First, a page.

1st evidence of recent volcanic activity on Venus detected in groundbreaking study

A computer-generated image of the surface of Venus shows Maat Mons, a 5-mile-tall volcano near the planet's equator that erupted in 1991, according to a new study.  (Image credit: NASA/JPL-Caltech)

Planetary scientists have found groundbreaking evidence of recent volcanic activity on Venus. Archives from NASA's Magellan mission show telltale signs that Maat Mons, a 5-mile-high (8 kilometers) volcano on Earth's hellish twin, was active in 1991.

Magellan, launched in May 1989, was the first spacecraft to map the entire surface of Venus. The mission’s radar images revealed that Venus is peppered with volcanoes, but at the time scientists couldn't tell whether any of them were still active.

Now, a new analysis of these 30-year-old archives has detected a volcanic vent swelling with lava in the Atla Regio region, near the planet's equator.

The discovery was inspired by NASA's next mission to our sister planet, which will launch within a decade. VERITAS (Venus Emissivity, Radio science, InSAR, Topography And Spectroscopy) led by the agency's Jet Propulsion Laboratory in Southern California, will scan Venus from surface to core to understand how a rocky planet so similar to ours became a scorching hell-hole.

"NASA's selection of the VERITAS mission inspired me to look for recent volcanic activity in Magellan data," Robert Herrick, a research professor at the University of Alaska Fairbanks and member of the VERITAS team, who led the search of the archival data, said in a statement. "I didn't really expect to be successful, but after about 200 hours of manually comparing the images of different Magellan orbits, I saw two images of the same region taken eight months apart exhibiting telltale geological changes caused by an eruption."

Related: NASA captures stunning, first of a kind images of Venus' surface 

Researchers described the two images in a study, published Wednesday (March 15) in the journal Science. They also presented their results at the 54th Lunar and Planetary Science Conference in The Woodlands, Texas, on Wednesday.

Maat Mons is the tallest volcano on Venus, towering 26,250 feet (8,000 meters) above the barren volcanic plains and deformed terrain of the planet's surface. In a picture taken in February 1991, a volcanic vent associated with Maat Mons appears nearly circular, with signs of drained lava on its exterior slopes, and covers an area of less than 1 square mile (2.2 square kilometers). In October, Magellan captured the same vent brimming with a lake of bubbling lava; it was misshapen and had doubled in size.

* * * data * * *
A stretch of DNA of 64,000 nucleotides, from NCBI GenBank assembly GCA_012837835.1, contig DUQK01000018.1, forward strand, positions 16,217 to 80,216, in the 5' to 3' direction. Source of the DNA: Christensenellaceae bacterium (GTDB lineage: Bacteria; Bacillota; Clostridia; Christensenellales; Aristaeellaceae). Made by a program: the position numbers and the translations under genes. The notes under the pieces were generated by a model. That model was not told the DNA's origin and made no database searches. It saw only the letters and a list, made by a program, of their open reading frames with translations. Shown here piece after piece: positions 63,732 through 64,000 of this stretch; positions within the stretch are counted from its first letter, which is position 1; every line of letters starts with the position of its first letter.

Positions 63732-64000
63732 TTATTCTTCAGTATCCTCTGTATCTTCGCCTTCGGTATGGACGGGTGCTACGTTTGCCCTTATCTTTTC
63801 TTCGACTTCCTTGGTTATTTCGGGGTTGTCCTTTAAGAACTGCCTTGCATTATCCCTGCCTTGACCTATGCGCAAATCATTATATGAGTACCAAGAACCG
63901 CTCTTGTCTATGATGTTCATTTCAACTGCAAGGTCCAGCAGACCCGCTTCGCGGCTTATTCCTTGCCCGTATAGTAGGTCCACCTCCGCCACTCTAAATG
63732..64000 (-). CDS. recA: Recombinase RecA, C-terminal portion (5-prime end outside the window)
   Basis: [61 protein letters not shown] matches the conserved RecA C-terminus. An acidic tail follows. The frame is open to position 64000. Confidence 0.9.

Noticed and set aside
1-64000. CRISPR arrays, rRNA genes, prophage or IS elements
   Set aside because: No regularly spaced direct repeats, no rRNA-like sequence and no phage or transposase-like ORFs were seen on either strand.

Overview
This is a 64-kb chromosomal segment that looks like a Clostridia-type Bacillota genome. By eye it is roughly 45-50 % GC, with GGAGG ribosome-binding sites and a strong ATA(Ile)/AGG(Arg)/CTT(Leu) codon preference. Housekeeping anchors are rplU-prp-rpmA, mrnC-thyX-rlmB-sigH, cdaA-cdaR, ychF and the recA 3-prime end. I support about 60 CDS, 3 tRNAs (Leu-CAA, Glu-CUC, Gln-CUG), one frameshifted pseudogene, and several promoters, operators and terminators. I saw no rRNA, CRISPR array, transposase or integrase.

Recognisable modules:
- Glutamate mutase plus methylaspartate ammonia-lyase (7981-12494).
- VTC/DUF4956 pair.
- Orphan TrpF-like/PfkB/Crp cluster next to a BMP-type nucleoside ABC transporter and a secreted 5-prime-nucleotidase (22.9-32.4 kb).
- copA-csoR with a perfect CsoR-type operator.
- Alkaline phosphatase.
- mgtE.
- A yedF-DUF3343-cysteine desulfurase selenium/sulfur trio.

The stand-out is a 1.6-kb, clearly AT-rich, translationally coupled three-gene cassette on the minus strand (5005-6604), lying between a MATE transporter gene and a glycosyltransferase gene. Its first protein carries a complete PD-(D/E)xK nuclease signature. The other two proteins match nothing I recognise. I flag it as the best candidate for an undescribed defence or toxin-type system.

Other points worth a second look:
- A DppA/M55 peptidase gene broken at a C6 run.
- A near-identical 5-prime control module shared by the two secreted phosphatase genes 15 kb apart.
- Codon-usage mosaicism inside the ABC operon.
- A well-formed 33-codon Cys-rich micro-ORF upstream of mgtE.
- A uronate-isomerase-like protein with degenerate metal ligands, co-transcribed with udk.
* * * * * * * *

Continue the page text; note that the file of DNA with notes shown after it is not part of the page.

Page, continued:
But the orbiter photographed the vent from different orbits and with poor resolution, making it difficult for the scientists to compare the images. They managed to line them up manually, however, and build computer models of the vents, which helped them determine what caused the geological changes.

"Only a couple of the simulations matched the imagery, and the most likely scenario is that volcanic activity occurred on Venus' surface during Magellan's mission," Scott Hensley, a senior research scientist at NASA's Jet Propulsion Laboratory who worked on the Magellan radar mission, said in the statement. "While this is just one data point for an entire planet, it confirms there is modern geological activity." 

The gush of lava from Maat Mons’ crater would have been similar in size to the eruption of Hawaii's Kilauea volcano in 2018, the researchers said in the statement.

This finding gives scientists a taste of the discoveries NASA’s upcoming mission will likely reveal. VERITAS is the first spacecraft to return to Venus since the 1990s. Its mission is to create 3D models of the planet to reveal its innermost secrets.

"Venus is an enigmatic world, and Magellan teased so many possibilities," Jennifer Whitten, an assistant professor at Tulane University in New Orleans and a member of the VERITAS team, said in the statement. "Now that we're very sure the planet experienced a volcanic eruption only 30 years ago, this is a small preview for the incredible discoveries VERITAS will make." 

Sascha Pare
Trainee staff writer

Sascha is a U.K.-based trainee staff writer at Live Science. She holds a bachelor’s degree in biology from the University of Southampton in England and a master’s degree in science communication from Imperial College London. Her work has appeared in The Guardian and the health website Zoe. Besides writing, she enjoys playing tennis, bread-making and browsing second-hand shops for hidden gems.